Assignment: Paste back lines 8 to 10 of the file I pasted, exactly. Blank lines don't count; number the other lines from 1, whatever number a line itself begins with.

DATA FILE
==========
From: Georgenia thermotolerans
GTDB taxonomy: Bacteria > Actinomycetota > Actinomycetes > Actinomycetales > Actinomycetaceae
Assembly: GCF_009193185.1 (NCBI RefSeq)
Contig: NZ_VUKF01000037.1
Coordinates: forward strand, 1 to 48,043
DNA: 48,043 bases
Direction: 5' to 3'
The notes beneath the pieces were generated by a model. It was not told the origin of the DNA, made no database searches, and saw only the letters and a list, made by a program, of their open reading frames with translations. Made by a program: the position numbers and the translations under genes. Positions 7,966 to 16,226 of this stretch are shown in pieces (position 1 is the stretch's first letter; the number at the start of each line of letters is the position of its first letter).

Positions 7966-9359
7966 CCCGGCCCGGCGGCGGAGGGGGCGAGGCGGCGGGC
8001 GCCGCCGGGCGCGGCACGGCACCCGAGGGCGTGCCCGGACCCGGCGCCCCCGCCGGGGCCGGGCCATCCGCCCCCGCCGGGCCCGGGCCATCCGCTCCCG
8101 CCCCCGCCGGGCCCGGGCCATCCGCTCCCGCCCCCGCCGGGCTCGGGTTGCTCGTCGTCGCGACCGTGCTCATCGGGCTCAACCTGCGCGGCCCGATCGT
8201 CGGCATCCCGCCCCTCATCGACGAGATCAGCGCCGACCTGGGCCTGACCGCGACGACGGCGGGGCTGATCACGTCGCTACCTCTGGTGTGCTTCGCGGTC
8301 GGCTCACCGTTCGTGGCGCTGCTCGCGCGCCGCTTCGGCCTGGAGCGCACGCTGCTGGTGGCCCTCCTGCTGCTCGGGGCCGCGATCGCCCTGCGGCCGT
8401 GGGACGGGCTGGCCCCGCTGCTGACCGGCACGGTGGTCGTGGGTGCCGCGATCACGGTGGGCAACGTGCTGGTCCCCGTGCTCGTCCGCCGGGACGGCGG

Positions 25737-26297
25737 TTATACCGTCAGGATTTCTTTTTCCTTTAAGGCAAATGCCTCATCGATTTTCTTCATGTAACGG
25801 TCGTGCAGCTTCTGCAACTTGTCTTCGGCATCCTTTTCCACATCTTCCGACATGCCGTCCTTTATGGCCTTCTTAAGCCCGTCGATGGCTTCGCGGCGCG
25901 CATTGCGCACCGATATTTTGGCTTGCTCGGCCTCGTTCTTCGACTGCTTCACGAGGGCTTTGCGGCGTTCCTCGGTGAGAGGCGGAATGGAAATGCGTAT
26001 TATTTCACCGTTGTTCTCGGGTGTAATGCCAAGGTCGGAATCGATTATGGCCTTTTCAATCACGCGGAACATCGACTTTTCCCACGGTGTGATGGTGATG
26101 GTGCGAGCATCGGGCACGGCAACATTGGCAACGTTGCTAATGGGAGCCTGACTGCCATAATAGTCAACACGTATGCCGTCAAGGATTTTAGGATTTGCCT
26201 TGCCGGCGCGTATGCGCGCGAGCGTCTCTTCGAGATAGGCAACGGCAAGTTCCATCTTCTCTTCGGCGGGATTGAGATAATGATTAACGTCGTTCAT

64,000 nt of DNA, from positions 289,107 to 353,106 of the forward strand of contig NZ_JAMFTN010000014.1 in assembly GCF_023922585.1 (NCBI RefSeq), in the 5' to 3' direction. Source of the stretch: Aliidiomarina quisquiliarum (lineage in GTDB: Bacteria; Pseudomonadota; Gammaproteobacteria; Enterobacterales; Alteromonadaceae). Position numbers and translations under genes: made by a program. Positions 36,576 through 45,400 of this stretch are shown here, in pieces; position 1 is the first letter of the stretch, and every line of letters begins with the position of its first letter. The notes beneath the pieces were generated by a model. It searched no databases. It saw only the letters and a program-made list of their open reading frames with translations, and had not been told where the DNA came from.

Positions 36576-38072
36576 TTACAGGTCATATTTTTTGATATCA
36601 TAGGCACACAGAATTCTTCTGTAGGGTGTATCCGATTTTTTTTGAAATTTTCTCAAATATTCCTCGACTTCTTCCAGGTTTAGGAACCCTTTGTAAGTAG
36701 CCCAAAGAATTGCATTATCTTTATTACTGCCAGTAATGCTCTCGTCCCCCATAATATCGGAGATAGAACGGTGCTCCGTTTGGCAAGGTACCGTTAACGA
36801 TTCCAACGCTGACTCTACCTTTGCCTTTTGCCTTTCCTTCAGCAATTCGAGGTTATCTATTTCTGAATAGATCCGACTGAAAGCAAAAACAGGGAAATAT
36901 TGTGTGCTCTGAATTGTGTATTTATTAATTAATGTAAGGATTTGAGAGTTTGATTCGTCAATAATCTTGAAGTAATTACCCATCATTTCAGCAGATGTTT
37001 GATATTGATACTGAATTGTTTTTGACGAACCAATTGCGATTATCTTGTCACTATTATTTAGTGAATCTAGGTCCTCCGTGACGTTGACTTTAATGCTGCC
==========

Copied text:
The notes beneath the pieces were generated by a model. It was not told the origin of the DNA, made no database searches, and saw only the letters and a list, made by a program, of their open reading frames with translations. Made by a program: the position numbers and the translations under genes. Positions 7,966 to 16,226 of this stretch are shown in pieces (position 1 is the stretch's first letter; the number at the start of each line of letters is the position of its first letter).

Positions 7966-9359
7966 CCCGGCCCGGCGGCGGAGGGGGCGAGGCGGCGGGC